CEP also located a Facebook group dedicated to posting updates and raising money for a neo-Nazi rapper, Philip Hassler, known as “Mr. Bond.” Hassler is serving a 10-year prison sentence in Austria for inciting violence and promoting neo-Nazism. The Facebook group contains extensive links to the musician’s content, which encourages violence, and links to websites where supporters can make donations to Hasler’s commissary account and purchase t-shirts and other merchandise. The Facebook group also contained neo-Nazi symbols, antisemitic images, and album covers glorifying white supremacist mass shooters such as Dylann Roof and Robert Bowers.

CEP reported the page to Facebook for violating their Community Standards on hate speech, however, it was still accessible approximately 48 hours later. The album covers were removed from the site, either by Facebook or the group administrator after CEP reported the page.

Pro-ISIS Content Located on Instagram

CEP researchers also located five accounts that posted various items of pro-ISIS propaganda on Instagram. Content included pro-ISIS photos, pro-ISIS nasheeds, and text-based propaganda. One of the accounts, with 14 followers, posted pro-ISIS-K content in Tajik. Other accounts posted propaganda encouraging violence and celebrated the ISIS-claimed attack on Shah Cheragh Shrine in Shiraz, Iran. The five accounts had between 14 and 395 followers, with an average of 187. CEP reported the accounts to Instagram on October 28 but they were still online three days later.

White Supremacist Podcast Located on YouTube

CEP researchers located a white supremacist podcast on YouTube that was originally live-streamed on October 20. The podcast host praised Patriot Front and encouraged his audience to join a regional active club. Aware of the limits of YouTube’s Community Guidelines, the podcaster stated that he could not directly endorse violence on his show but said that “any Aryan should be armed to the f****** teeth. It’s really just quite that simple.” The host referred to Eric Rudolph, who detonated a bomb at the 1996 Atlanta Olympics and attacked two abortion clinics and an LGBTQ bar, as a “saint” and encouraged his audience to read a positive biography of the white supremacist William Luther Pierce.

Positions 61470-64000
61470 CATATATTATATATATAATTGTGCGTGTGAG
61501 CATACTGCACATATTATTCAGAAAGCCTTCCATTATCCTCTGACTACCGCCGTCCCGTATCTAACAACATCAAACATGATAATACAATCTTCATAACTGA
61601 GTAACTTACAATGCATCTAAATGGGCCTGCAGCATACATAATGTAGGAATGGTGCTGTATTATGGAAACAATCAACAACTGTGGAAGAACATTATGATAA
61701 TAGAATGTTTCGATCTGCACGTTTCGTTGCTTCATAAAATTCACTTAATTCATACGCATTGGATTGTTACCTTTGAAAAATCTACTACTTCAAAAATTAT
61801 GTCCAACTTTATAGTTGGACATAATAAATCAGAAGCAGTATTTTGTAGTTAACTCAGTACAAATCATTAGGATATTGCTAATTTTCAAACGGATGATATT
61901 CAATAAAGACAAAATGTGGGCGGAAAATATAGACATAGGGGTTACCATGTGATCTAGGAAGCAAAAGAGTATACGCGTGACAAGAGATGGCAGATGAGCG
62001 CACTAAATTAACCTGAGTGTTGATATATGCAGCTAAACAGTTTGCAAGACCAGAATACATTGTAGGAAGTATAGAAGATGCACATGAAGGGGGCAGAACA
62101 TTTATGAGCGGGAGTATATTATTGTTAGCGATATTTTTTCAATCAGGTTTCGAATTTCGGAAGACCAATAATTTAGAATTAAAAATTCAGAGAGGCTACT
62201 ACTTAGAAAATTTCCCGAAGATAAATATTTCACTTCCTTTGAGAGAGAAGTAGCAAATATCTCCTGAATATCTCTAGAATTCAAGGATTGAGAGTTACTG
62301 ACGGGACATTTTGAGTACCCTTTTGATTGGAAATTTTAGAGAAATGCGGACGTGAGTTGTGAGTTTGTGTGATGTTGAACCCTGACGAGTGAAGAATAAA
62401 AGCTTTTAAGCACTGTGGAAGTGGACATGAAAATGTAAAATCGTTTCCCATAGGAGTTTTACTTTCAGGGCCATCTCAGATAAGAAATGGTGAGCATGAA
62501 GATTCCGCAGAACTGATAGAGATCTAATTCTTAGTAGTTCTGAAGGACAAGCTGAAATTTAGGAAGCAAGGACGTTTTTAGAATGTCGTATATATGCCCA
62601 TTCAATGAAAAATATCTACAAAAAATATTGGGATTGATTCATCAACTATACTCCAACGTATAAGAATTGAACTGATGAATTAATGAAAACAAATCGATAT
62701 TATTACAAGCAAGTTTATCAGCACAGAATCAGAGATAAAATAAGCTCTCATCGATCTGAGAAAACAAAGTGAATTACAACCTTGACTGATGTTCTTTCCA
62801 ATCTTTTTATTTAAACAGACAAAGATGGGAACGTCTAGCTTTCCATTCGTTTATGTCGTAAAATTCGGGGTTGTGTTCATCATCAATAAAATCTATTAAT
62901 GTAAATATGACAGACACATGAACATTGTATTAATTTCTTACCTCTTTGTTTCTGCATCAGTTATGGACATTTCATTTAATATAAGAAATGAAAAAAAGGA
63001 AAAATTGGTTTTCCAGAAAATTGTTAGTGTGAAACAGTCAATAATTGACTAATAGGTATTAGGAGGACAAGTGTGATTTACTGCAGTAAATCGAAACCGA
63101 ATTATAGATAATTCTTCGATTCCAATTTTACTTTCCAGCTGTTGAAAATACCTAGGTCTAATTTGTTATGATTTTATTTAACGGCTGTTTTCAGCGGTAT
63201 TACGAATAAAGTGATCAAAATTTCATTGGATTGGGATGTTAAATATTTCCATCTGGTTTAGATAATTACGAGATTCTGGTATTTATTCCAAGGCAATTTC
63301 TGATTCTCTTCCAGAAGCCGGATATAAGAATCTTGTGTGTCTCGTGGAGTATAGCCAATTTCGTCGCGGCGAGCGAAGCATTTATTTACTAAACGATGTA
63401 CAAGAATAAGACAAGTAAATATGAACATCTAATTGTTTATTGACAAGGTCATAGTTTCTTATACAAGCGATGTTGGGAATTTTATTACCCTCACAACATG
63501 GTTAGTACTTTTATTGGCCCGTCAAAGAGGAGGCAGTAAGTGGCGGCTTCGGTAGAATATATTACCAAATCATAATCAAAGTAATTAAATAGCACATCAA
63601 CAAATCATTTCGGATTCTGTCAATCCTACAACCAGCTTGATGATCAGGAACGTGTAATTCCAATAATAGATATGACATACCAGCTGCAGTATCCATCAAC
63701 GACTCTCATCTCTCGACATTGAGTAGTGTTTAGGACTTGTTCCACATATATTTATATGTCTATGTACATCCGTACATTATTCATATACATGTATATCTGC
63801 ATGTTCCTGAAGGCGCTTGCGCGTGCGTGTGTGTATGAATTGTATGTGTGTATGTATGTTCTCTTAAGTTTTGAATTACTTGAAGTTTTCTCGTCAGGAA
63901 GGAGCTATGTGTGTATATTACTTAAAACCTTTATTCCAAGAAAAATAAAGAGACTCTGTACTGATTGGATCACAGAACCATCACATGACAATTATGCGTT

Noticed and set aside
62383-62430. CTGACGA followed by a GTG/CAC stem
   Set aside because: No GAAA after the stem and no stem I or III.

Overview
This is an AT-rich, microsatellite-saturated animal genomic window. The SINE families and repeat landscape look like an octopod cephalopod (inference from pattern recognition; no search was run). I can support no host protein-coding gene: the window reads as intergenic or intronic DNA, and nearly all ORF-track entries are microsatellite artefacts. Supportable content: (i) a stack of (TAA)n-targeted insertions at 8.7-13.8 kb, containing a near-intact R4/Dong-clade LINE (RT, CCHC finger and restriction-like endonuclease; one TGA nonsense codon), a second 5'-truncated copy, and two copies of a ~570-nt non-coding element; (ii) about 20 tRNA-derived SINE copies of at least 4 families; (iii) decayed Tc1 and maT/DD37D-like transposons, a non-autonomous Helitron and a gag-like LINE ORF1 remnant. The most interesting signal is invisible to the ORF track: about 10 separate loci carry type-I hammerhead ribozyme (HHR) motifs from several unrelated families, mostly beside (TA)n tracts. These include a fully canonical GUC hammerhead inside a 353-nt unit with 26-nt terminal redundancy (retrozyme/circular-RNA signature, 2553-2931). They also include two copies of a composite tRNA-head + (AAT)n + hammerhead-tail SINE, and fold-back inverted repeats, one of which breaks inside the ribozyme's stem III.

The podcast had approximately 550 views eight days after the live-stream. The podcaster’s YouTube account has over 2,000 subscribers. CEP reported the video to YouTube for violating the site’s Community Guidelines on October 28, but it was not removed.

Podcaster Sells Neo-Nazi Merchandise on GearBubble

On October 24, CEP reported a web store on the GearBubble print-on-demand site that sold t-shirts, sweatshirts, and other merchandise containing swastikas and other neo-Nazi and fascist symbols and slogans. The web store belongs to a neo-Nazi podcaster who has celebrated antisemitic hate crimes. CEP reported the web store to GearBubble, but the website was still accessible on October 31. The podcaster has over 1,200 followers on Telegram.

White Supremacist Propaganda Video Promoting Terrorism Located on Several Websites

CEP researchers located a recently released white supremacist accelerationist video that promoted acts of terrorism on three websites. The approximately 24-minute video, made by the individuals behind a series of Telegram channels collectively known as “Terrorgram,” was originally released on October 14, 2022. The video celebrates dozens of individuals who have committed acts of violence and terrorism from 1968 to the present against the government, police officers, women, Jews, Muslims, Sikhs, immigrants, people of color, LGBTQ people, leftists, journalists, and medical professionals. In addition to praising perpetrators of violence and referring to them as “saints,” the video encourages further acts of terrorism, stating that future attacks will be recognized and honored. In addition to news clips, the video contains violent footage taken from the Christchurch and Buffalo attack videos.

The video was located on the Internet Archive, BitChute, and an additional video streaming site. CEP referred the video to relevant national-level authorities. The video was removed from the Internet Archive and BitChute.

Daily Dose

Extremists: Their Words. Their Actions.

Fact:

On December 6, 2021, alleged ISIS fighters from Syria attacked Kurdish Peshmerga forces in Iraq in Nineveh province’s Makhmour district.   

View Archive

CEP on Twitter